Skinner’s December 6 Auction

By Yonathan Bard (forthcoming in the New England Rug Society Newsletter, of which the author is the editor)

A full house of rug aficionados gathered in Skinner’s Boston gallery for its December 6, 1991 auction. With significant help from the constantly humming telephones, they snapped up 70 percent of the 269 offered lots.


At the time of the September auctions I had posted a comment on the discussion board, noting the dearth of interesting Turkoman pieces. This has proven to be a passing condition: For the December sales, Skinner - as well as Sotheby’s and Christie’s - had substantial offerings in this area.

Skinner’s most ambitious entry (lot 119) - a velvety Beshir prayer rug in immaculate condition - failed to sell.

The telephone bidder gave up at $25,000, short of the $30,000-35,000 estimate. Admittedly, the rug was somewhat stiff in design and did not appear to be of great age.

Another Beshir prayer rug of unusual design (lot 118) sold at the lower end of its $7,000-9,000 (all quoted prices exclude the 15% commission.) This one had a coarse texture, but possessed more charm than its pricier mate. A Yomud tree asmalyk with largely intact tassels but mediocre color (lot 45) fetched $2,700 on a $700-900 estimate.


Among other tribal weavings, pride of place was taken by a Shahsavan soumak bagface (lot 106) similar to Wendel Swan’s exquisite exemplar (Atlantic Collections no. 98.)

Lot 106

The Swan Piece

Lot 106 fetched $5,500 on a $2,000-3,000 estimate despite its somewhat damaged condition.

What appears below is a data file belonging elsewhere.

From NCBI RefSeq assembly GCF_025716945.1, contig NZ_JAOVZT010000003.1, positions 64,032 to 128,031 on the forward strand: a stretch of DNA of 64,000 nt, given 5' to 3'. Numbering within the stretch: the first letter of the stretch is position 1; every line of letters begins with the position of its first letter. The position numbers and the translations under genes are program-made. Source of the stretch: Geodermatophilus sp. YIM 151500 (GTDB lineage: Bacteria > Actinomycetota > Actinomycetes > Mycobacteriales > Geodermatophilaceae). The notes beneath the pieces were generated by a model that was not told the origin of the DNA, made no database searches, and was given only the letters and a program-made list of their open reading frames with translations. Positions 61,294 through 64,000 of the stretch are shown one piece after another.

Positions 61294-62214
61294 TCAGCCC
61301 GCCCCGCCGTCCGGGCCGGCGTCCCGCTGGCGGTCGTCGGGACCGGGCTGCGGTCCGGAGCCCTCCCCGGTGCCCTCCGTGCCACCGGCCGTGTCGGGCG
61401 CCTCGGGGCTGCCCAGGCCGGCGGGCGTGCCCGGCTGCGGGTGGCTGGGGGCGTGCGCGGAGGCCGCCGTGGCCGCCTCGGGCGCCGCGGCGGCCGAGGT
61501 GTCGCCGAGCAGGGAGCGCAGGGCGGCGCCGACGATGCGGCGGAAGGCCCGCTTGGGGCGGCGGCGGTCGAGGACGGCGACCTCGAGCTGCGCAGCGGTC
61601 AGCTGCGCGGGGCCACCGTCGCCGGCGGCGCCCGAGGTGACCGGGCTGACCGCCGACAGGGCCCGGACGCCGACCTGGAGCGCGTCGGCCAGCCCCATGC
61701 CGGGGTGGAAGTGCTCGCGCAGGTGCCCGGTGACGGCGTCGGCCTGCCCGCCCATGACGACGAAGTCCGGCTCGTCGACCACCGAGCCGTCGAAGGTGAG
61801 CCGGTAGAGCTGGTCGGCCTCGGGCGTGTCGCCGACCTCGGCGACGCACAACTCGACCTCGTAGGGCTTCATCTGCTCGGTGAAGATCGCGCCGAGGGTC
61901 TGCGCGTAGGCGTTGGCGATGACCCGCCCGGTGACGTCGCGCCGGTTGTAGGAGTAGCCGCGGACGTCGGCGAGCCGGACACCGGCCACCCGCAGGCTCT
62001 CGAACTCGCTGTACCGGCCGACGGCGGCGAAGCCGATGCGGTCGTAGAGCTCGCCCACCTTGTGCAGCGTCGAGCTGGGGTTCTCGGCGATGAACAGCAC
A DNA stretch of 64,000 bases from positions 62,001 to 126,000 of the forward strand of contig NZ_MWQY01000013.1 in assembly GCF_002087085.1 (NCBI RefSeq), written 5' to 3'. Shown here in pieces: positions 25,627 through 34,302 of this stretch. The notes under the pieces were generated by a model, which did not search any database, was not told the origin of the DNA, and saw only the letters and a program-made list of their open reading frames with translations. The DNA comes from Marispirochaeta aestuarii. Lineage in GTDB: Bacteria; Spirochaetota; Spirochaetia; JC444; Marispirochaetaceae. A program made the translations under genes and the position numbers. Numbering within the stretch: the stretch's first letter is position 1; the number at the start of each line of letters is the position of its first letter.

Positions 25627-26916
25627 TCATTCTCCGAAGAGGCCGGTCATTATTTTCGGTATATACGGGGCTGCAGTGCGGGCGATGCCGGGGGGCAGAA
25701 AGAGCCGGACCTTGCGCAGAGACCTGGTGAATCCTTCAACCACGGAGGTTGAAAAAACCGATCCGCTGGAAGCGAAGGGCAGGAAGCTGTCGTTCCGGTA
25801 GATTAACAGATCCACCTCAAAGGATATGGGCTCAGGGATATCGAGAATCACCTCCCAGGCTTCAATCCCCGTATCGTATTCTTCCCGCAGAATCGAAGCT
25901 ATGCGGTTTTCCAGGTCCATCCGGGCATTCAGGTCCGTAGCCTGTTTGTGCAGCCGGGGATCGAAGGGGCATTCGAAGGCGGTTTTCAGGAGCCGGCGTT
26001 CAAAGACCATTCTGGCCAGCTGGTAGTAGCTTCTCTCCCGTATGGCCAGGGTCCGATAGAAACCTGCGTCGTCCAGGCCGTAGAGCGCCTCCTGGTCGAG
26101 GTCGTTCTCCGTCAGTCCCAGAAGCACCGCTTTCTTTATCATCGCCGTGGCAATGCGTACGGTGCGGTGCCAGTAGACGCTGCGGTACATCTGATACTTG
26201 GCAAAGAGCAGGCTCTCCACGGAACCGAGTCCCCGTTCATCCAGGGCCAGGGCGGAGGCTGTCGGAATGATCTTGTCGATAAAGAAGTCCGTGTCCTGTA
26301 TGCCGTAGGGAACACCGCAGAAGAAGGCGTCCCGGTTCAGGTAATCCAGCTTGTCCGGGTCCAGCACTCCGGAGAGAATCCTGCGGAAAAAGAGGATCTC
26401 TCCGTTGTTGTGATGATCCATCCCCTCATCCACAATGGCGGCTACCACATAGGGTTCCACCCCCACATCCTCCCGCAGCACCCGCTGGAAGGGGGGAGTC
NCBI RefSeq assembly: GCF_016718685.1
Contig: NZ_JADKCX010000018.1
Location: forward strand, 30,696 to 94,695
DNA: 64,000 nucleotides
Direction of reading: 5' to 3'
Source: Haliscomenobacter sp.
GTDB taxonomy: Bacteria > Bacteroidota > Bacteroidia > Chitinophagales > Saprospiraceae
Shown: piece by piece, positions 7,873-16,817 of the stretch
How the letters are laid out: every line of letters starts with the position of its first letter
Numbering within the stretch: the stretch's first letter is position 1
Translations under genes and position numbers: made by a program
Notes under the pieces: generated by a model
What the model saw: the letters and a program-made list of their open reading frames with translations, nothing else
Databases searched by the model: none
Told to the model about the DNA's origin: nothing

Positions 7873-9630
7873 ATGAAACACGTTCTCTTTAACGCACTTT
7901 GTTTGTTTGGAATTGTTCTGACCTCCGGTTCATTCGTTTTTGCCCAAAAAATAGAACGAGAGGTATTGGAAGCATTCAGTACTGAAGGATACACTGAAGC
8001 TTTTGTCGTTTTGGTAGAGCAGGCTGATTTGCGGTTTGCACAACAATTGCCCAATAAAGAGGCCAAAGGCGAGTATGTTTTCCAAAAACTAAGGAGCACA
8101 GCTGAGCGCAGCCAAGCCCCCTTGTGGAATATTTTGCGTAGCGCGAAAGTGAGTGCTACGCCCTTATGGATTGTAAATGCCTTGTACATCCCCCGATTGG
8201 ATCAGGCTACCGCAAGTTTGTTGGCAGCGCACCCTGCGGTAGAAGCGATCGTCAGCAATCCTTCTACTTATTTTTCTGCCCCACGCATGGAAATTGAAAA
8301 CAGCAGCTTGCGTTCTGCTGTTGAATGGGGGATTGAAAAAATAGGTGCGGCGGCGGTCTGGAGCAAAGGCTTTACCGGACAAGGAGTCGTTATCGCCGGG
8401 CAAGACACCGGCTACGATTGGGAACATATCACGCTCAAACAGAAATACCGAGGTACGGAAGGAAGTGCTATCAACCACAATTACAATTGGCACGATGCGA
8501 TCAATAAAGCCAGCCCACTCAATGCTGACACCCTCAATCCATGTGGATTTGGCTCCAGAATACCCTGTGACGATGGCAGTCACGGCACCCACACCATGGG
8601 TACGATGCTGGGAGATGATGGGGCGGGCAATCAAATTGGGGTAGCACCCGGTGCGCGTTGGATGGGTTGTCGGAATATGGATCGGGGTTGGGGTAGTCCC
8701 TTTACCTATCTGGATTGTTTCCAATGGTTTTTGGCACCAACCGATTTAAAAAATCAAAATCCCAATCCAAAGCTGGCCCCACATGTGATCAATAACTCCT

Notable among Caucasian pieces was a Kuba with sunburst design (lot 113) estimated at $3,000-4,000.

It sold for $5,000.

An interesting “eagle’ Karabagh (lot 112) with a horizontal bars between the two medallions as well as at the top and bottom of the field brought $9,000, somewhat below the $10,000-12,000 estimate, and a cute miniature Marasali prayer rug (lot 125, depicted below) sold for $7,500 on a $3,000-3,500 estimate.

Top lots in this category were a double prayer rug of good age (lot 126), estimated at $15,000-18,000 and sold for $16,000, and a yellow-ground Daghestan-style prayer rug (lot 148), estimated at $8,000-10,000 and bringing $13,000.


The only interesting Turkish entry, a colorful Karapinar prayer rug with a series of stepped mihrabs one on top of the other (lot 132), failed to reach its $9,000-10,000 estimate.


There was not much excitement for Baluchophiles; a nice bagface (lot 25) with staggered rows of hooked diamonds sold for $1,200, exceeding the $600-800 estimate.


The honors among decorative carpets went to a sleeper - a rather damaged Bakshaish (lot 89) whose beauties, however, did not escape the notice of sharp-eyed bidders who drove its price up to $18,000, far in excess of the 4,000-6,000 estimate.

Fans of circular rugs made the best of a rare opportunity and bid a Kashan mat (lot 122) up to $850, far above the $100-200 estimate.

As usual, books and magazines performed better than rugs. Of the ten offered lots, six exceeded the top estimates. On the other hand, of 13 non-ruggy textiles, eleven did not even reach the low estimates. Ikat panels performed poorly: did the Goldman exhibition fail to arouse interest in this genre, or did it teach collectors to spurn all but the greatest examples?

The Stats

Some time ago I compiled statistics on the accuracy of estimated prices at rug auctions (see New Boston Rug Society Newsletter, 1/5/94). The data showed that for the period from mid 1992 to the end of 1993, 56% of the Skinner lots failed to sell or sold below the bottom estimate; 26% sold within the estimated range, and 18% sold above the top estimate. Remarkably, the figures for the present sale are 53, 27, and 20%, respectively! The figures for Sotheby’s and Christie’s at the time were also very similar. Did all the estimators graduate from the same school?

You may comment on this review, by e-mailing Yon Bard, or Steve Price.

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